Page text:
Re: Leeches

To: "Birding-Aus" <>
Subject: Re: Leeches
From: "Paul Taylor" <>
Date: Tue, 28 Nov 2000 22:51:04 +1100
On the subject of repelling leeches, people may be interested in the
1996 Ig Nobel Prize winning paper:  "Effect of ale, garlic, and soured
cream on the appetite of leeches" at

I once carried a leech from near Bateman's Bay to Canberra in my boot;
it had managed to get inside the weave of a thick "Explorer" sock, but
was unable to get out again after it had fed.  Once they're full, leeches
have no further desire to bite you (in fact, quite the opposite.)  I felt
sorry for bringing the leech back to a Canberra winter; I tried to keep
it alive, but it died a few days later.

This particular leech had an orange stripe down either side of its body;
I assume this stripe acts as a warning to potential predators, as it
would not visible unless the leech has swollen with blood.  Since a
blood-filled leech would be more nutritious than a starved leech, what
is it warning predators about?  One medicinal reference to "Hirudo 
seu whitmaniae" - sun-dried leech (no, really!) - described it as 
being "Salty, bitter, neutral and slightly toxic."  


"Doctor: ... An extraordinary new cure has just been developed for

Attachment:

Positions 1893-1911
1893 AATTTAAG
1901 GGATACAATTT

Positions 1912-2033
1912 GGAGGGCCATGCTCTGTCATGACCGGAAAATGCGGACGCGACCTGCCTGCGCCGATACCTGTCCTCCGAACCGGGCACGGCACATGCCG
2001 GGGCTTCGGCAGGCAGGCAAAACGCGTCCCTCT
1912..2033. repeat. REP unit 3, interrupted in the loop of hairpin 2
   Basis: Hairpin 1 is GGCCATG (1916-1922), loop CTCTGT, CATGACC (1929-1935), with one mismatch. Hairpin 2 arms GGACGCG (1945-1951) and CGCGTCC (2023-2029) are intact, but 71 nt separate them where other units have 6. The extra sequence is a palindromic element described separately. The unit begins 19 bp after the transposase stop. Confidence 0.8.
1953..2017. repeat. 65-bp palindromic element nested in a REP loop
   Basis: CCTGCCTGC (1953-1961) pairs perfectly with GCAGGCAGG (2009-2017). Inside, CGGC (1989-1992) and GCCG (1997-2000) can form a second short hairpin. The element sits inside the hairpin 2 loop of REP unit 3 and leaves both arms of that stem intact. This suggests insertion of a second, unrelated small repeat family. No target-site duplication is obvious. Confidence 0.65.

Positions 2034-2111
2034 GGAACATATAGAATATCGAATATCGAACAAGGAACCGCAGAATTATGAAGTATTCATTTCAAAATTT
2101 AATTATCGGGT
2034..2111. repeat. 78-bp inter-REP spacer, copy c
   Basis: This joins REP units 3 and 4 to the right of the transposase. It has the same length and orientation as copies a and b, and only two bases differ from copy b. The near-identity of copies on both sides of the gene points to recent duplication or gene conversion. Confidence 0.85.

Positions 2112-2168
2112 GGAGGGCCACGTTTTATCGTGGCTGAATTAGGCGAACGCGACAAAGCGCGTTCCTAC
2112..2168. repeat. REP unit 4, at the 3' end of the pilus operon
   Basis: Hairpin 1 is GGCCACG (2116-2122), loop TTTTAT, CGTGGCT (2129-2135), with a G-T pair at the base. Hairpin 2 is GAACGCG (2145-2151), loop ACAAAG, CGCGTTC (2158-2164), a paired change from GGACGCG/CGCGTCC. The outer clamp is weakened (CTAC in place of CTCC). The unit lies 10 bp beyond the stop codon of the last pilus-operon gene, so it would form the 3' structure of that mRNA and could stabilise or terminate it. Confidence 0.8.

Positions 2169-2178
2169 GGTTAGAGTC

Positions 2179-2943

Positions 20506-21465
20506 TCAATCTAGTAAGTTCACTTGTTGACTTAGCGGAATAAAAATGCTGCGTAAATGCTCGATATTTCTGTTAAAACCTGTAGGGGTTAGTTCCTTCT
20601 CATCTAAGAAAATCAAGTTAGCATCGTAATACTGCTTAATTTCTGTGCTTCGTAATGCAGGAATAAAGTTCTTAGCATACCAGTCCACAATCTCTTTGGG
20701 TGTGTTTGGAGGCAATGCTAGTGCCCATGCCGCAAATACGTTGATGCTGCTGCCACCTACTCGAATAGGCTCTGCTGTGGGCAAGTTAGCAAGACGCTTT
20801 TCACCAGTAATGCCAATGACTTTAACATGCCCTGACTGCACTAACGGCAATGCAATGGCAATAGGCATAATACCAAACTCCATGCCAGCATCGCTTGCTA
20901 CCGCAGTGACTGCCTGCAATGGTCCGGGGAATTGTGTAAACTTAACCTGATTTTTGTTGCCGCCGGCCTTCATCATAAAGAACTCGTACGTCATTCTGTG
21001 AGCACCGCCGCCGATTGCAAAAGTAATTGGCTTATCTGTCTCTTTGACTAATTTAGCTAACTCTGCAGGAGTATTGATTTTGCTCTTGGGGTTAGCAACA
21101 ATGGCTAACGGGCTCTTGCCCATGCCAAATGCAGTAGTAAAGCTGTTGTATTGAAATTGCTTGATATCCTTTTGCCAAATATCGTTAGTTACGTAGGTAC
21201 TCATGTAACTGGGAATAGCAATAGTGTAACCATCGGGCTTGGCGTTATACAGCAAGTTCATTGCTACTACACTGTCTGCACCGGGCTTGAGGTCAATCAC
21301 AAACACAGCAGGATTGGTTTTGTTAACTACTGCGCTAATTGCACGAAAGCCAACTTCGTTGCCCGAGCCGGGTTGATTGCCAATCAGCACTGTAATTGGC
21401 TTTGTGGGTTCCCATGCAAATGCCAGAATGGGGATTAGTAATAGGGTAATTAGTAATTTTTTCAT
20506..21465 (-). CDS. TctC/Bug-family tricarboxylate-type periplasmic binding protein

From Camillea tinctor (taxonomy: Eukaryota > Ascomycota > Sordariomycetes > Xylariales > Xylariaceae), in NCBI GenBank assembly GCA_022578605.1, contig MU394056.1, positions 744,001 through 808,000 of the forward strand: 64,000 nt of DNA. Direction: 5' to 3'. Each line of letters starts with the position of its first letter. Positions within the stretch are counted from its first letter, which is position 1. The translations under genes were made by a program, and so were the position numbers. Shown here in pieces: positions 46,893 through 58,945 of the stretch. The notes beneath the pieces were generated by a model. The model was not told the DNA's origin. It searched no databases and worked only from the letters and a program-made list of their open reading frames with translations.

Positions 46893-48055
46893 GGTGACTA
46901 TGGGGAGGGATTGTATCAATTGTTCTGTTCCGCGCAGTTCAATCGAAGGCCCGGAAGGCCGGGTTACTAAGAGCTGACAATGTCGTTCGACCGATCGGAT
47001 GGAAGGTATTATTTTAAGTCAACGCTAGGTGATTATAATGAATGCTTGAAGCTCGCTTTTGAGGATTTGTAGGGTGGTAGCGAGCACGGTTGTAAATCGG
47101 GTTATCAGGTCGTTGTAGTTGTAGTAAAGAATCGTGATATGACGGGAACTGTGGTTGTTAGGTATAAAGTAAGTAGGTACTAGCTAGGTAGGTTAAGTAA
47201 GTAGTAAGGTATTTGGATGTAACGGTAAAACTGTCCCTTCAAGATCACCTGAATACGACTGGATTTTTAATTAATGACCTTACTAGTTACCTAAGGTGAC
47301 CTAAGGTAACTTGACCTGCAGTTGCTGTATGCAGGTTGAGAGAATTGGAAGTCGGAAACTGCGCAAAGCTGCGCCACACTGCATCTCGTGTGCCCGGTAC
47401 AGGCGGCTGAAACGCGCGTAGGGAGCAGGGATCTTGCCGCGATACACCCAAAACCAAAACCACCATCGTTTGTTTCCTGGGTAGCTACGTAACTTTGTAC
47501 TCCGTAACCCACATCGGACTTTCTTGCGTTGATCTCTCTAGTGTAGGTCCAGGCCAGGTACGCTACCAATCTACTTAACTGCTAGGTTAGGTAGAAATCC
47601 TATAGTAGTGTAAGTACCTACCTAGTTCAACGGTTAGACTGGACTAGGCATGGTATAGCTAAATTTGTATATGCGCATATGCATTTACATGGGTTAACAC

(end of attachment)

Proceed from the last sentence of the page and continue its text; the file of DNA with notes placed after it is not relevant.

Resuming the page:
exactly this kind of sordid problem.
 Edmund: It wouldn't have anything to do with leeches, would it?
 D: I had no idea you were a medical man.
 E: Never had anything you doctors didn't try to cure with leeches: 
     a leech on my ear for earache, a leech on my bottom for
 D: They're marvellous, aren't they?
 E: Well, the bottom one wasn't. I just sat there and squashed it.
 D: You know the leech comes to us on the highest authority?
 E: Yes, I know that.  Dr Hoffmann of Stuttgart, isn't it?
 D: That's right, the great Hoffmann.
 E: Owner of the largest leech farm of Europe.
 D: Yes.  Well, I cannot spend all day gossiping. I'm a busy man.
     As far as this case is concerned, I have now had time to think it
     over and I can strongly recommend a course of leeches. [in chorus]
 E: Yes, I'll pop a couple down my codpiece before I go to bed.
 D: No, no, no, no - don't be ridiculous! This isn't the dark ages;
     just pop four in your mouth in the morning, and let them dissolve 
     slowly ..."
  - Blackadder II, "Bells."

   Paul Taylor                                  Veni, vidi, tici -
                           I came, I saw, I ticked.

Birding-Aus is on the Web at
To unsubscribe from this mailing list, send the message
"unsubscribe birding-aus" (no quotes, no Subject line)

<Prev in Thread] Current Thread [Next in Thread>

The University of NSW School of Computer and Engineering takes no responsibility for the contents of this archive. It is purely a compilation of material sent by many people to the birding-aus mailing list. It has not been checked for accuracy nor its content verified in any way. If you wish to get material removed from the archive or have other queries about the archive e-mail Andrew Taylor at this address: andrewt@cse.unsw.EDU.AU